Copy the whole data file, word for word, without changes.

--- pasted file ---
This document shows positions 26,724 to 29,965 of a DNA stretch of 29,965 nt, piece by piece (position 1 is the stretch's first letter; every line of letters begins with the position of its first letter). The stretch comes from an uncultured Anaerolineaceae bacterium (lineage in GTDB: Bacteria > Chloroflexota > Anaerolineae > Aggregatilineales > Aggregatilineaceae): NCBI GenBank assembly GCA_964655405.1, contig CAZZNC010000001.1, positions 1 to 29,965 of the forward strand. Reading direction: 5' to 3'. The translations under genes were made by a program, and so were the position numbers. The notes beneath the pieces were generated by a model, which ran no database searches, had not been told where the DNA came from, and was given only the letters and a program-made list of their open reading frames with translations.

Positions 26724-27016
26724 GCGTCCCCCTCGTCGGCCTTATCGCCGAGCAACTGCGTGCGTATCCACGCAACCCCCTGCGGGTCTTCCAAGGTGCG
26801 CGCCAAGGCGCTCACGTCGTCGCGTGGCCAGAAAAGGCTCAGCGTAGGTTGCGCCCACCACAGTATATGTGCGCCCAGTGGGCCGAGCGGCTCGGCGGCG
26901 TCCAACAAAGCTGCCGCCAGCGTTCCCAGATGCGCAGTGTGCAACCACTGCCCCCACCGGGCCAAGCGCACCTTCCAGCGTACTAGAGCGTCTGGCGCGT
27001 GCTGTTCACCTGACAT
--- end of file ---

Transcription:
This document shows positions 26,724 to 29,965 of a DNA stretch of 29,965 nt, piece by piece (position 1 is the stretch's first letter; every line of letters begins with the position of its first letter). The stretch comes from an uncultured Anaerolineaceae bacterium (lineage in GTDB: Bacteria > Chloroflexota > Anaerolineae > Aggregatilineales > Aggregatilineaceae): NCBI GenBank assembly GCA_964655405.1, contig CAZZNC010000001.1, positions 1 to 29,965 of the forward strand. Reading direction: 5' to 3'. The translations under genes were made by a program, and so were the position numbers. The notes beneath the pieces were generated by a model, which ran no database searches, had not been told where the DNA came from, and was given only the letters and a program-made list of their open reading frames with translations.

Positions 26724-27016
26724 GCGTCCCCCTCGTCGGCCTTATCGCCGAGCAACTGCGTGCGTATCCACGCAACCCCCTGCGGGTCTTCCAAGGTGCG
26801 CGCCAAGGCGCTCACGTCGTCGCGTGGCCAGAAAAGGCTCAGCGTAGGTTGCGCCCACCACAGTATATGTGCGCCCAGTGGGCCGAGCGGCTCGGCGGCG
26901 TCCAACAAAGCTGCCGCCAGCGTTCCCAGATGCGCAGTGTGCAACCACTGCCCCCACCGGGCCAAGCGCACCTTCCAGCGTACTAGAGCGTCTGGCGCGT
27001 GCTGTTCACCTGACAT